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Home > Category Index for Science Quotations > Category Index H > Category: Hypothetical

Hypothetical Quotes (6 quotes)

[About the demand of the Board of Regents of the University of California that professors sign non-Communist loyalty oaths or lose their jobs within 65 days.] No conceivable damage to the university at the hands of hypothetical Communists among us could possibly have equaled the damage resulting from the unrest, ill-will and suspicion engendered by this series of events.
As quoted in 'Professors in West Call Oath “Indignity”', New York Times (26 Feb 1950), 38.
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I am pleased, however, to see the efforts of hypothetical speculation, because by the collisions of different hypotheses, truth may be elicited and science advanced in the end.
Letter (5 Sep 1822) to Mr. George F. Hopkins. Collected in The Writings of Thomas Jefferson: Correspondence (1854), Vol. 7, 260.
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It would appear that Deductive and Demonstrative Sciences are all, without exception, Inductive Sciences: that their evidence is that of experience, but that they are also, in virtue of the peculiar character of one indispensable portion of the general formulae according to which their inductions are made, Hypothetical Sciences. Their conclusions are true only upon certain suppositions, which are, or ought to be, approximations to the truth, but are seldom, if ever, exactly true; and to this hypothetical character is to be ascribed the peculiar certainty, which is supposed to be inherent in demonstration.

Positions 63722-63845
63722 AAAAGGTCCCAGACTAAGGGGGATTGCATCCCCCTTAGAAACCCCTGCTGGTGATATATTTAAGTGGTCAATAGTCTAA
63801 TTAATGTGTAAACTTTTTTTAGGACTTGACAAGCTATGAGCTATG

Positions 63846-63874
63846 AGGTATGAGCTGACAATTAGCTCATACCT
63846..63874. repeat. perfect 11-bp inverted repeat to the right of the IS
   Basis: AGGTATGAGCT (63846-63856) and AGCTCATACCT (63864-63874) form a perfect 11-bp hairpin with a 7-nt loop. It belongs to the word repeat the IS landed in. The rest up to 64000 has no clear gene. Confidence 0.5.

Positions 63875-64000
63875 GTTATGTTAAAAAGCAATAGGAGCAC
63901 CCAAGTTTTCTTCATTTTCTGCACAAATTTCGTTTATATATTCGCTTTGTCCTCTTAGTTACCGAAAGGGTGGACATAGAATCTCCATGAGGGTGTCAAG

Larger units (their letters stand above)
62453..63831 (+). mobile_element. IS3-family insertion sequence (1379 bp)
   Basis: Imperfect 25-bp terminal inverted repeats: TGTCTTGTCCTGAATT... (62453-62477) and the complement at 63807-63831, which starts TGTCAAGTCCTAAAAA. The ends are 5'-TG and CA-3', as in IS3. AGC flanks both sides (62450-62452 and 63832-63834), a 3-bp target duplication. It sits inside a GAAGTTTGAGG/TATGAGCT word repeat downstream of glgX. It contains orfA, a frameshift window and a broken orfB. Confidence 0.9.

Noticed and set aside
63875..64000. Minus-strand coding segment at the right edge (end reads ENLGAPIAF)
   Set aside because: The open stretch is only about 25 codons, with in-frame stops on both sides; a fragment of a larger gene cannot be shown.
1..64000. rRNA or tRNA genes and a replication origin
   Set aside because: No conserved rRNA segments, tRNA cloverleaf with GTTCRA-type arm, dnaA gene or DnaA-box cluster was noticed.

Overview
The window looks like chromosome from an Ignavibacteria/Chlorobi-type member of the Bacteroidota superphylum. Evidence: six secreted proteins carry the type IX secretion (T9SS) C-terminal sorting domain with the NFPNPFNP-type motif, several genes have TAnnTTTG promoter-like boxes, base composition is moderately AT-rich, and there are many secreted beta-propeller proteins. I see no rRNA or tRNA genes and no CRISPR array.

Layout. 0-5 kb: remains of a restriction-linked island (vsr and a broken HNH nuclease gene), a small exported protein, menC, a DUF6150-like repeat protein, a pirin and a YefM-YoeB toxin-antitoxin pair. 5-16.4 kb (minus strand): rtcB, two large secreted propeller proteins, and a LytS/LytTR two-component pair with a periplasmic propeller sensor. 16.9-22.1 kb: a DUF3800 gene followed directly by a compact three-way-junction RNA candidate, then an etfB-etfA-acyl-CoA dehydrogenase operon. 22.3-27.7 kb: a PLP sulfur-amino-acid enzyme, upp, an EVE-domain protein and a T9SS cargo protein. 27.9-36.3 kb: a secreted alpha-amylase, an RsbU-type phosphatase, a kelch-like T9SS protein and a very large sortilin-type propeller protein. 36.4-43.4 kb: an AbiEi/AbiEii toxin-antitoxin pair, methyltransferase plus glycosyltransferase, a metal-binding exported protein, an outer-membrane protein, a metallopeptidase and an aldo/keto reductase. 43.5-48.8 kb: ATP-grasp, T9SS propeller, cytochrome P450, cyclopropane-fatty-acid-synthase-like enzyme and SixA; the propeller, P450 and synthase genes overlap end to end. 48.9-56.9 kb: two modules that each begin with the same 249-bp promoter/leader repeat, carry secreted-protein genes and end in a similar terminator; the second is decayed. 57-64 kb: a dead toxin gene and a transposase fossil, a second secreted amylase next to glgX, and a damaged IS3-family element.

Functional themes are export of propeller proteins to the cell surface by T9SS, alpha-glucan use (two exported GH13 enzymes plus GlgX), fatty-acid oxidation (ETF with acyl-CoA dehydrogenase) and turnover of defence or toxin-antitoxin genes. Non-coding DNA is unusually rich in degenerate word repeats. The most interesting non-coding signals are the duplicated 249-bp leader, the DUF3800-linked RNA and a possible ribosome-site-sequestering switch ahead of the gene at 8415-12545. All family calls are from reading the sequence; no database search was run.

In System of Logic, Bk. 2, chap. 6, 1.
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Pure mathematics is a collection of hypothetical, deductive theories, each consisting of a definite system of primitive, undefined, concepts or symbols and primitive, unproved, but self-consistent assumptions (commonly called axioms) together with their logically deducible consequences following by rigidly deductive processes without appeal to intuition.
In 'Non-Euclidian Geometry of the Fourth Dimension', collected in Henry Parker Manning (ed.), The Fourth Dimension Simply Explained (1910), 58.
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There may be fairies at the bottom of the garden. There is no evidence of it, but you can’t prove that there aren’t any so shouldn’t we be agnostic with respect to fairies? The trouble with the agnostic argument is that it can be applied to anything. There is an infinite number of hypothetical beliefs we could hold which we can’t positively disprove. On the whole, people don’t believe in most of them, such as fairies, unicorns, dragons, Father Christmas, and so on. But on the whole they do believe in a creator God, together with whatever particular baggage goes with the religion of their parents.
From speech at the Edinburgh International Science Festival (15 Apr 1992), published in the Independent newspaper. Included in excerpt in Alec Fisher, The Logic of Real Arguments (2004), 84. The full speech was reprinted in The Nullifidian, (Dec 1994). Transcribed online in the Richard Dawkins archive, article 89, titled: Lecture from 'The Nullifidian' (Dec 94).
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We have just introduced the term gene for the hypothetical material carrier of a definite hereditary feature.
…...
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Carl Sagan Thumbnail In science it often happens that scientists say, 'You know that's a really good argument; my position is mistaken,' and then they would actually change their minds and you never hear that old view from them again. They really do it. It doesn't happen as often as it should, because scientists are human and change is sometimes painful. But it happens every day. I cannot recall the last time something like that happened in politics or religion. (1987) -- Carl Sagan
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- 40 -
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